The Taste Of Salary Back

I was walking down the corridor towards the office of my boss. I had nothing to worry about, but everyone around me had an anxious look. I suppose they were worried that he was going to fire me after firing my manager. People were even writing petitions to my boss, demanding to leave me alone. Silly! He never gave any hint of firing me. One woman, my friend, stopped me and told me not to worry. I just nodded, and calmly entered my boss’ office.

 

“So, I keep getting petitions and all kinds of demands about not firing you,” said my boss, Mr. Taylor. “It’s like everyone has gone insane after I fired your manager! I let her off on good terms, and never had the slightest thought of firing you!” he continued. “Yeah, I thought so too,” I agreed. My boss sighed, sipping his orange pekoe tea. “By the way, would you like some?” he asked, reaching for a spare cup. I gladly accepted the offer, and soon was also enjoying some steamy tea. “You’ll meet your new manager tomorrow; he’s a great guy,” mentioned Mr. Taylor. “And because so many people stood up for you, although unnecessarily, you can ask for something,” he continued. “Like, what? A promotion or a bigger salary?” I asked. “Yup,” he said smiling, “and I am even ready to give you another salary bonus!” He started to laugh, trying to hide it, and reached into his desk.

 

Naturally, I was confused. Yet, I was even more confused after I saw what it was he put on the table. “Excuse me?” I said. “Salt!” laughed my boss. I just stared blankly at the handful of salt in a bag, realizing that Mr. Taylor wanted to play a joke, but not understanding its point. Having had his fun, my boss saw that I was puzzled, and sighed. “Ehh, fine, I will explain,” he said.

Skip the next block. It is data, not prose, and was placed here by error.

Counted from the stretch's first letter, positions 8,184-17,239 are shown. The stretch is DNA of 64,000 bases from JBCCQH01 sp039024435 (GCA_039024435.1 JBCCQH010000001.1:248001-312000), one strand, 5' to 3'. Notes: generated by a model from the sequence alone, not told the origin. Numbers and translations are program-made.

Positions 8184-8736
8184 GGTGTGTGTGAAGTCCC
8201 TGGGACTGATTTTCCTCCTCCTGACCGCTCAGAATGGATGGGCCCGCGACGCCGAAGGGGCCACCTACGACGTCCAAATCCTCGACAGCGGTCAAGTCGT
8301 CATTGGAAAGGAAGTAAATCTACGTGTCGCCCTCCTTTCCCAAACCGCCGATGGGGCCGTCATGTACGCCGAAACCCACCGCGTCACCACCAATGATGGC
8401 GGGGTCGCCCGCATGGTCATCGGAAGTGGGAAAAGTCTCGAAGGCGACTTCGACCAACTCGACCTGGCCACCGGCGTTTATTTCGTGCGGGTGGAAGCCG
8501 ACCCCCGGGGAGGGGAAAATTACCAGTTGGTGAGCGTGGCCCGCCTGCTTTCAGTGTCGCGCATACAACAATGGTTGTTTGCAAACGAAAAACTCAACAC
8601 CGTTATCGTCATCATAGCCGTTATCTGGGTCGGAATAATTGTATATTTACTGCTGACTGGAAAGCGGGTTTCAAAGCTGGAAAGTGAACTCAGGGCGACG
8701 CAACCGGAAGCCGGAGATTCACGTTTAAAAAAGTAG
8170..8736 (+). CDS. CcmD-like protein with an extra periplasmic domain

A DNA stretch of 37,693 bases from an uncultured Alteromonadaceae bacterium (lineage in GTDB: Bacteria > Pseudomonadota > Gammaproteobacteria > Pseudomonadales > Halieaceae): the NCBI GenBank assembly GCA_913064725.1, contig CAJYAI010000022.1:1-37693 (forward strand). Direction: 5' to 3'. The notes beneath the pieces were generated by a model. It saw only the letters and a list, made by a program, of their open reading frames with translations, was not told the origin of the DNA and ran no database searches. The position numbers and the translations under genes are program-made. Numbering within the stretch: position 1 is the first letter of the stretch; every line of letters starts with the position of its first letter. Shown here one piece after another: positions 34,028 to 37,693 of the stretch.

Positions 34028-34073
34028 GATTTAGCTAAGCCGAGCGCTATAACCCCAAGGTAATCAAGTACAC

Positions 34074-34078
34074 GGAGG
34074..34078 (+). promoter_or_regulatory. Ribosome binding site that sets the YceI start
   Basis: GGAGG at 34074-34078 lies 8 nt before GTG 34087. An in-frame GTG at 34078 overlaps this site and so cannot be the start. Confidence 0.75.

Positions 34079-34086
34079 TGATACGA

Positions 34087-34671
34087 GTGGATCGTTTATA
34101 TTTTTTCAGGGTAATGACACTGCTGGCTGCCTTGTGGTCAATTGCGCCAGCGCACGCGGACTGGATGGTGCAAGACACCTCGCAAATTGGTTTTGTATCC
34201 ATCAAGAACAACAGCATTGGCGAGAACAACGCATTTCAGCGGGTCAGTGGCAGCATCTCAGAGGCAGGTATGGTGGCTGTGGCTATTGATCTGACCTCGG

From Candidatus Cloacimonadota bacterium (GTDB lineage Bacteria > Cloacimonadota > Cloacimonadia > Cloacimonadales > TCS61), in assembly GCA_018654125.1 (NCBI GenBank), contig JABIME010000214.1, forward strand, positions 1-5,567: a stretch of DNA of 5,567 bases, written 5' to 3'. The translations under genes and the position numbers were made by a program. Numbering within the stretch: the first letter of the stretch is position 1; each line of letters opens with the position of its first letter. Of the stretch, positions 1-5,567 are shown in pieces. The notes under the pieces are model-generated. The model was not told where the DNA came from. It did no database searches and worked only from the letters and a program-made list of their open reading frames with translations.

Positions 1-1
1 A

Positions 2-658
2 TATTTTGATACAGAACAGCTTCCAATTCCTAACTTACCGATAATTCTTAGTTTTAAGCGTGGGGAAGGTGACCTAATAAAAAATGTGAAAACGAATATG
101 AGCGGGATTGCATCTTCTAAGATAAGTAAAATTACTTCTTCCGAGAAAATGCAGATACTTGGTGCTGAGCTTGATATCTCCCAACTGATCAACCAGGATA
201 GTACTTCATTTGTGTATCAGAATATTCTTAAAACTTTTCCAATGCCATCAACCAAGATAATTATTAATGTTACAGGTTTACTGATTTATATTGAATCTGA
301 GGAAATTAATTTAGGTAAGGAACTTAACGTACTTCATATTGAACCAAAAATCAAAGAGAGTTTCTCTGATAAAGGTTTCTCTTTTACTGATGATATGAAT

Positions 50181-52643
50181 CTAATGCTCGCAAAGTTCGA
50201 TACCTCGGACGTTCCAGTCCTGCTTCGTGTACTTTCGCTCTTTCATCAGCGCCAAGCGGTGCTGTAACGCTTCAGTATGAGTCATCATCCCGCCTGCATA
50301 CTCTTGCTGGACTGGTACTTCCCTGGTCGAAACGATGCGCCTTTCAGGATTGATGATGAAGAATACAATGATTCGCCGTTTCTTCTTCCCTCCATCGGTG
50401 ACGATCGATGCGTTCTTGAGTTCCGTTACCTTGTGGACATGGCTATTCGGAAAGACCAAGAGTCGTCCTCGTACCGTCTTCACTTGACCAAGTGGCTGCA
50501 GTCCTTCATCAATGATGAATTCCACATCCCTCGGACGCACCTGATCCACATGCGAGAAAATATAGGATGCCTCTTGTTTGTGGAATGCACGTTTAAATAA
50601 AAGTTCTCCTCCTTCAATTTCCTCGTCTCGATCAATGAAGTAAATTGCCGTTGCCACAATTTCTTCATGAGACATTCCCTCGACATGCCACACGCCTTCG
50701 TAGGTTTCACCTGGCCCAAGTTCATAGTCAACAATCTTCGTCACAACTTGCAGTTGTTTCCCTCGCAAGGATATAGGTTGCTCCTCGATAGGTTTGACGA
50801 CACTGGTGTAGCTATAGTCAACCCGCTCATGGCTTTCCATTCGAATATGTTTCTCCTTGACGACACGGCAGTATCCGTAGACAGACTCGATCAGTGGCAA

“Romans used to use salt instead of money for commerce and trade. Especially, the soldiers, who got a handful of salt as their daily payment,” started my boss. “The root ‘sal’ in the word ‘salary’ means ‘salt’,” he clarified further. “Pliny the Elder first mentioned this link between salt and the word ‘salary’. Later, soldiers were paid a ‘salarium’, which is the amount of money enough to buy some salt,” he said. “Why salt, though,” I asked, getting intrigued. “Apparently, salt was an expensive commodity at the time. It kept food from spoiling,” Mr. Taylor answered. “Then, ‘salarium’ was used to describe the regular, instead of one-time, pay for soldiers. Then, it was used as a regular payment to the empire officials. Even later, in Middle English, ‘salarie’ was used to describe any money paid to a worker,” continued my boss. He clearly seemed proud of himself for being able to tell a fun fact like this.

 

            “Very informative,” I laughed, finishing my tea. “Wait, does the word ‘soldier’ then derive from salt as well?” I suddenly wanted to know. “Hmmm, maybe, but that is not for sure,” he answered. I nodded, shaking his hand and preparing to leave his office. “I was planning to give you a promotion anyways since you’re certainly worth my salt!” exclaimed my boss, concluding our meeting. I smiled and left.